#How to set up a community AMI on Amazon EC2 for QIIME analysis. Authored by Jackson Sorenson for EDAMAME2016, based on a previous tutorial by Kevin Hall and Tracy Teal for EDAMAME2014 EDAMAME-2016 wiki
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- This tutorial will contribute towards an understanding of cloud computing
- Select a community AMI image to initiate an Amazon EC2 instance
- Make and use a "key" for secure EC2 connection
Go to Amazon Web Services in a web browser.
Select ‘My Account/Console’ menu option ‘AWS Management Console.”
Log in with your username & password. If you are new to Amazon then select 'I am a new user.' and create an account (NOTE: You do need a credit card, but there is a free tier of usage).
Click on EC2 (towards the upper left of the page).
In the top right of the page between your login name and 'Help' there's a drop down menu with regions. Select 'US East (N. Virginia)'.
Click on the blue “Launch Instance” button (midway down the page)
First we need to select an AMI. An AMI is essentially a picture of a particular computer set up. In the beginning of this course we will be using an AMI maintained by the QIIME developers. On the left side of your EC2 management console, search for "AMIs" under Images. Find the search bar in the center of your screen. Just to the left of that, make sure "Public Images" is selected. In the search bar, search for "qiime" and you will see all of QIIMEs community AMIs.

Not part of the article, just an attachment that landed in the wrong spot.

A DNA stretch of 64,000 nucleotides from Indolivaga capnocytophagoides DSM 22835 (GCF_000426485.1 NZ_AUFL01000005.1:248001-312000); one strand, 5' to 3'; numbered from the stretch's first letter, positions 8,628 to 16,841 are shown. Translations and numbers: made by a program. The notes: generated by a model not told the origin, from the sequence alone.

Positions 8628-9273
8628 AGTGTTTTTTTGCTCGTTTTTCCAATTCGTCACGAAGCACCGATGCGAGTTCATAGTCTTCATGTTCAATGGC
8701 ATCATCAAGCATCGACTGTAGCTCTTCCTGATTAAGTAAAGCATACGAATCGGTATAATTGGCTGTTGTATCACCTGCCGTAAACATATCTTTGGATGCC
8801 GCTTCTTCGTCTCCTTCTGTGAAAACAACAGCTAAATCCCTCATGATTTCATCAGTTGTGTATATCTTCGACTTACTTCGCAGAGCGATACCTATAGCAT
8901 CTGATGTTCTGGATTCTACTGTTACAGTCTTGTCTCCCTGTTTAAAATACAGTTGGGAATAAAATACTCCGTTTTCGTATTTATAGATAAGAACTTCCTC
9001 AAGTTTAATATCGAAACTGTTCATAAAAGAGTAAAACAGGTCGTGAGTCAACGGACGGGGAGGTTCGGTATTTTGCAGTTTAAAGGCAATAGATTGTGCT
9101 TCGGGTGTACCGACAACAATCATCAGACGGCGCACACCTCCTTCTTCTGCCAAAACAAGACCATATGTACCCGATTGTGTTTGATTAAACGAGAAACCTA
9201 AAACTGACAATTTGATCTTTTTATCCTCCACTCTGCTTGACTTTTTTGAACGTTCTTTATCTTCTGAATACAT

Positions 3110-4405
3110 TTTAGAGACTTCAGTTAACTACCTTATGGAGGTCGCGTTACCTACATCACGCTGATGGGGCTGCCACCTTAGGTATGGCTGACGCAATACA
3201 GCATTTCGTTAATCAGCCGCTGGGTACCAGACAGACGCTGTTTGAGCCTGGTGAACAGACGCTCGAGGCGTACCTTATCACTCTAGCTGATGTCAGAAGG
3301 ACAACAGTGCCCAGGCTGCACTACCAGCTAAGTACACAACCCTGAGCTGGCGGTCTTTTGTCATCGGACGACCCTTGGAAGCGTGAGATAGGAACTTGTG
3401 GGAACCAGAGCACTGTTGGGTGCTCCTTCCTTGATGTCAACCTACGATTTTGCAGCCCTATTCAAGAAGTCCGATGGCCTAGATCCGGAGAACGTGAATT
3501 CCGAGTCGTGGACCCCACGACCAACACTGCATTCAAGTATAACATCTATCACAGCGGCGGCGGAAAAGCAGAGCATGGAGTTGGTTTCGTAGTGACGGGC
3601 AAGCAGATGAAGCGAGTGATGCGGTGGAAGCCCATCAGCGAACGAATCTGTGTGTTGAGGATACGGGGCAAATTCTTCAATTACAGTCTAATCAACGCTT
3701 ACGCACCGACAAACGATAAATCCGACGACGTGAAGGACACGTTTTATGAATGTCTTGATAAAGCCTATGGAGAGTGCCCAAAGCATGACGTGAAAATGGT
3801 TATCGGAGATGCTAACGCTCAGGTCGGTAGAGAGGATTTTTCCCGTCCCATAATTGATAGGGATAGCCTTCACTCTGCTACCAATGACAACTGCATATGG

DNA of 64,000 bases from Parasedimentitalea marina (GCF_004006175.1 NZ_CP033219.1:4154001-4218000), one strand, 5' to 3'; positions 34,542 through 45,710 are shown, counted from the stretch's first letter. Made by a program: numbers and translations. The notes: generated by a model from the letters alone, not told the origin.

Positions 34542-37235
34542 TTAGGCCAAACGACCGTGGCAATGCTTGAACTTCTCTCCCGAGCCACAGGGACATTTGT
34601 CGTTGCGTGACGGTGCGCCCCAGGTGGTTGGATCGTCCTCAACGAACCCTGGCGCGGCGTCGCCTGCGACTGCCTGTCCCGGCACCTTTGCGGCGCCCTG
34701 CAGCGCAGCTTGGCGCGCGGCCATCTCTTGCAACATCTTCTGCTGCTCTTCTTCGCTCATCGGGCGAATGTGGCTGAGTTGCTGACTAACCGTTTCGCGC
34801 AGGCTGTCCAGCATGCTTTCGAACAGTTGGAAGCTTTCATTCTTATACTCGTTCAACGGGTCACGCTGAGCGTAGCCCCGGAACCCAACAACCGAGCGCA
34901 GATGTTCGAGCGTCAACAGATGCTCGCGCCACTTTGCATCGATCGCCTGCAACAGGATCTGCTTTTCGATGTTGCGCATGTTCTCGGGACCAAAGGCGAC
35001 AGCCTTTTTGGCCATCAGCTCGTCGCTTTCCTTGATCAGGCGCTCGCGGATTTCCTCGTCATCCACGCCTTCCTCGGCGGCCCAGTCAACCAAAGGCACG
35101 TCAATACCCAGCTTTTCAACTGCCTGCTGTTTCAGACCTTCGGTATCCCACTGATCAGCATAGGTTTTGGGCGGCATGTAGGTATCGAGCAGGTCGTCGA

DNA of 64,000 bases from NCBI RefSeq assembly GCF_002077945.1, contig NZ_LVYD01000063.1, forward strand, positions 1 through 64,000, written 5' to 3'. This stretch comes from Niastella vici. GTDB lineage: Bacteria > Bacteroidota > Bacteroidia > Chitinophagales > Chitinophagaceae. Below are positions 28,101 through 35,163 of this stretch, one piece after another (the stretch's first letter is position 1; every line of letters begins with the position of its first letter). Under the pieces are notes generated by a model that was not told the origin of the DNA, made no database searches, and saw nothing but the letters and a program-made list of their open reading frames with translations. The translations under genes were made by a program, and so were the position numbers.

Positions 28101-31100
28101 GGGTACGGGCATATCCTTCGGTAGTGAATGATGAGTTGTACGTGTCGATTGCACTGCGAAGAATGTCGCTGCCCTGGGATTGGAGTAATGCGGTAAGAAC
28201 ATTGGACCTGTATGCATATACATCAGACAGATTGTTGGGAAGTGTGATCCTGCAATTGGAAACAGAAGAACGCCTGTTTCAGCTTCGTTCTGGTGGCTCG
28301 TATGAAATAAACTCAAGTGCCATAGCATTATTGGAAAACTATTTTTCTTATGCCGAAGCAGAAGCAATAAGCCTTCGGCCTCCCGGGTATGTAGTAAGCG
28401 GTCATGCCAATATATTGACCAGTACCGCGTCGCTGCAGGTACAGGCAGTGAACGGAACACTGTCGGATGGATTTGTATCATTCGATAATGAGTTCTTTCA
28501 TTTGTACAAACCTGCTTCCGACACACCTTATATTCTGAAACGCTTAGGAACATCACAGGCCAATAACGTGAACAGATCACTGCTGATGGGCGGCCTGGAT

Note: QIIME updates do occur and they will occasionally create an updated community AMI. If you plan on using QIIME on a community AMI after this workshop, you should always check to make sure that you're working with the "Latest Amazon Web Services (AWS) virtual machine identifier". To check that, look here
Looks like we're using the most up-to-date!
Select the appropriate instance type. This depends on the size of the data you are working with.
For the purpose of this workshop we will choose m3.large
Select Next: Configure Instance Details
At this step you can change specific components of the instance.
For the purposes of this workshop we will not need to change any details.
Select Next: Add Storage
Set 100 Gb for this instance. If you have a particularly large data set, then you may want to request more data storage space.
For the purposes of this workshop, 100 Gb should be plenty of space for our data files.
Select Next: Tag Instance
As you become more adept at utilizing EC2 Instances, you may wish to create tags for them.
For the purposes of this workshop we will not need to create a tag of the instance.
Select Next: Configure Security Group
Here we will be making some changes.
Keep the default Security Group Name. Two independent users of the same AMI cannot have the same security group name, hence why we keep the default.
If you would like to give a description of the Security Group, then please feel free to do so at this time.
Next we will be adding some rules to the security group.
Keep the existing ssh rule.
Click on Add Rule and select HTTP.
Click on Add Rule and select HTTPS.
Click on Add Rule and select Custom TCP Rule. Change the Port Range to 8787. Select Anywhere from the Source drop down menu.
Click on Add Rule and select Custom TCP Rule. Change the Port Range to 8888 . Select Anywhere from the Source drop down menu.
The Security Group Configuration should look like the image below once you add the above rules.